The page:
His caseload has featured charges against former President Donald Trump’s company and some of Trump’s closest associates in business and politics. Now Judge Juan Manuel Merchan is poised to take the historic hush-money prosecution of Trump himself.
Merchan, a former prosecutor with 16 years on the bench, is expected to preside Tuesday over the unprecedented arraignment of a former U.S. commander in chief. Trump will appear to answer charges arising from a grand jury investigation into payments made during his 2016 campaign to bury allegations that he had extramarital sexual encounters.
Trump, who is running for the White House again, says he’s “completely innocent” and has called the case a “political persecution.” He has also seized on Merchan’s involvement. The judge “HATES ME,” Trump railed on his social media platform. For any jurist, it would be a legacy-shaping case. And a crucible.
“There’s a lot of pressure here because this is a novelty,” said Patricia Brown Holmes, a former state court judge in Illinois, who is now in private practice in Chicago. As a judge, “you have to do it right. It has to be fair, the public has to know it’s fair, and then the outcome is the outcome,” she said. “You want to make sure that you are staying away from all the politics, because it is only about the law.”
If politics make for one headache, another is balancing the need for openness against courtroom security for the former president and others, said Geoffrey Puryear, a former state court judge in Texas.
“It’s a logistical nightmare, from a judge’s perspective,” said Puryear, now a defense lawyer in Lubbock.
Merchan did not respond to a message seeking comment sent through court officials.
He got Trump’s case because of a rotation in which judges are assigned to oversee grand juries and any cases that arise from them, according to the court system. Merchan also often handles financial cases.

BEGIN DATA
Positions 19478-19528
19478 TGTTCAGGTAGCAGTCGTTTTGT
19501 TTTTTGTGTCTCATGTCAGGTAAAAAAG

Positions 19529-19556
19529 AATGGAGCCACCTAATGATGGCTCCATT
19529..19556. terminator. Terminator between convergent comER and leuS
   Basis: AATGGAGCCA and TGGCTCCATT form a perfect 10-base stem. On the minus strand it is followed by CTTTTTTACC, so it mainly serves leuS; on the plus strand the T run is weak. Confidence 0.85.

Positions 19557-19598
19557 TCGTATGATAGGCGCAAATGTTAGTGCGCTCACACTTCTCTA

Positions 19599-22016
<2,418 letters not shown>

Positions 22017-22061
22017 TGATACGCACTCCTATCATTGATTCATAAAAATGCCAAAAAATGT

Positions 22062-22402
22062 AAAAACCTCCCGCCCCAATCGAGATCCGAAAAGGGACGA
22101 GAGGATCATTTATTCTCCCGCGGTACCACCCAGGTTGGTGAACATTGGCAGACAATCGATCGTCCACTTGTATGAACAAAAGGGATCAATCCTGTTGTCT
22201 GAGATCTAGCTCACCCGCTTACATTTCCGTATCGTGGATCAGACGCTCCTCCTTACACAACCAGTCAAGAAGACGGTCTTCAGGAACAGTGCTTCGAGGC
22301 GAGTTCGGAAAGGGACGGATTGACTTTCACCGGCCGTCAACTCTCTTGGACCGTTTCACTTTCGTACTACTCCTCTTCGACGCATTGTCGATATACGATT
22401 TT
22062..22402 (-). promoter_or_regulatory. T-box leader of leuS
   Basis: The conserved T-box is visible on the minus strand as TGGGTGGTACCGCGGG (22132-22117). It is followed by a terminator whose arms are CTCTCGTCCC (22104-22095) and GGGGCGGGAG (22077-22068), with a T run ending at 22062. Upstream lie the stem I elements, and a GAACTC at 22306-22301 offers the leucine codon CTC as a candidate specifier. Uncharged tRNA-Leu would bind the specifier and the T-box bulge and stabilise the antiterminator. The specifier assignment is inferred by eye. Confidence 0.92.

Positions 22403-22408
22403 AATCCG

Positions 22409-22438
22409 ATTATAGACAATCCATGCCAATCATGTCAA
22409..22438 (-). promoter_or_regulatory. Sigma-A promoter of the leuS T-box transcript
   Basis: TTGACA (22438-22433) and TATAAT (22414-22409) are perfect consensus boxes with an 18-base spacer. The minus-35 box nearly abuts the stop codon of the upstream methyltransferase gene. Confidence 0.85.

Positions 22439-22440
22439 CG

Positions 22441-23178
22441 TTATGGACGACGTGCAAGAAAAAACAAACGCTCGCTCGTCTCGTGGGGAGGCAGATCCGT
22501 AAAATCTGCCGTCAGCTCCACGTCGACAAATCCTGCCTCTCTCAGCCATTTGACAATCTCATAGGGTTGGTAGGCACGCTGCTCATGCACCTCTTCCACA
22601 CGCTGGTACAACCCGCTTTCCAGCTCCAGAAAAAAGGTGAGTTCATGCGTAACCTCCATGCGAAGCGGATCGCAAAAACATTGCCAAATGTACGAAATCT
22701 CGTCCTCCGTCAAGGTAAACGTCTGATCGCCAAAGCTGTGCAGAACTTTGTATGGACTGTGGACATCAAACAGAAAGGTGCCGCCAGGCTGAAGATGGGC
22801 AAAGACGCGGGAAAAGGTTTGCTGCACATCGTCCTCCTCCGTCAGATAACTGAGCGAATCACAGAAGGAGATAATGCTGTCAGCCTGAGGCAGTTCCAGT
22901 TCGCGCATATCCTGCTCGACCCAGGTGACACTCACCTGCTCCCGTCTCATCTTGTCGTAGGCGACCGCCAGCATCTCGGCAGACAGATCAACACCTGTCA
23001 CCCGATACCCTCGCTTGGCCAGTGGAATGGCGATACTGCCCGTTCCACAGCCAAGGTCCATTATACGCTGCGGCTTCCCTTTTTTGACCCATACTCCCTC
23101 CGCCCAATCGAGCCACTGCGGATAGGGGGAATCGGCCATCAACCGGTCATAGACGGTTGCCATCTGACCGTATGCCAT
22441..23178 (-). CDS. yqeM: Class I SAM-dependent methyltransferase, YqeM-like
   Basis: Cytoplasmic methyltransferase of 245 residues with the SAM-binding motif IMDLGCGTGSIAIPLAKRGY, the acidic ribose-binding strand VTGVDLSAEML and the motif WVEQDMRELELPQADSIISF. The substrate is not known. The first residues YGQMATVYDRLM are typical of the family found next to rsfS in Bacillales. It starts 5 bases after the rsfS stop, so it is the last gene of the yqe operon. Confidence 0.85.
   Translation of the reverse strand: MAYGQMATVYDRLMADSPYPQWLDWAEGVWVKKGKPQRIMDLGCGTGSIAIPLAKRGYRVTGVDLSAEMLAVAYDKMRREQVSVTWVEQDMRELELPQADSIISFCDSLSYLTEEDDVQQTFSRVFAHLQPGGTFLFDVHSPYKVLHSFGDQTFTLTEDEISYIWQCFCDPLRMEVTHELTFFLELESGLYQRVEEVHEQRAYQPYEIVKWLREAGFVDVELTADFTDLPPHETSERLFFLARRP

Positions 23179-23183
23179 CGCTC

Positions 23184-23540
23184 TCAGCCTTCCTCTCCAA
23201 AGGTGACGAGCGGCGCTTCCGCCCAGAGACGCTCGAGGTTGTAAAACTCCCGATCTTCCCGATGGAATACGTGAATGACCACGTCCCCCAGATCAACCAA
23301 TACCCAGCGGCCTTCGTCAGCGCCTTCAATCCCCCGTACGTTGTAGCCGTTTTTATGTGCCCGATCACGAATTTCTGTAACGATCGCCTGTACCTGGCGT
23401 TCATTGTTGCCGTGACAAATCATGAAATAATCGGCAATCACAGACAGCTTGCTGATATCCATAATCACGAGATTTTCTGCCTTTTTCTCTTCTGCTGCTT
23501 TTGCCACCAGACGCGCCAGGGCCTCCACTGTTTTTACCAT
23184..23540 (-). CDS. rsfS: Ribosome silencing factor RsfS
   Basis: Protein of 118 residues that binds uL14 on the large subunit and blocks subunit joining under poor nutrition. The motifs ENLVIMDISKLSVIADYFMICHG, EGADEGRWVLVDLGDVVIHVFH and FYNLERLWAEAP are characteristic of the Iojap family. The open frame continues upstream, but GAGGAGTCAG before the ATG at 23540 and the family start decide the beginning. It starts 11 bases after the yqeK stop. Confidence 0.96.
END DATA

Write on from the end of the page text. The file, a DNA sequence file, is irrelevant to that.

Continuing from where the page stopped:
The Colombian-born Merchan, 60, emigrated as a 6-year-old and grew up in New York City. The first member of his family to go to college, he worked his way through school and went on to earn a law degree from Hofstra University in 1994.
He was a Manhattan prosecutor and worked in the state attorney general’s office before then-Mayor Michael Bloomberg appointed him as a family court judge in 2006.
Three years later, Merchan was assigned to a trial court called the Supreme Court in New York. His particular duties now include overseeing a Manhattan mental health court where some defendants get a chance to resolve their cases with treatment and supervision, a program he views as a success story.
Like a lot of New York judges, he’s had experience with headline-making stories.
After skydivers were convicted of misdemeanors for leaping from the World Trade Center’s now-signature tower while it was under construction in 2013, Merchan sentenced them to community service, saying they had " sullied the memories of those who jumped on 9/11 not for sport but because they had to.”
Merchan also oversaw the real-life case underlying the 2021 Lifetime movie “Soccer Mom Madam,” about a suburban mother with a secret sideline running a high-end Manhattan escort service. The woman, Anna Gristina, now wants to unwind her 2012 guilty plea.
If those cases put Merchan in the public eye, the last two years trained a Trump-orbiting telescope on his courtroom.
First came the tax fraud case against Trump’s company and its longtime finance chief, Allen Weisselberg.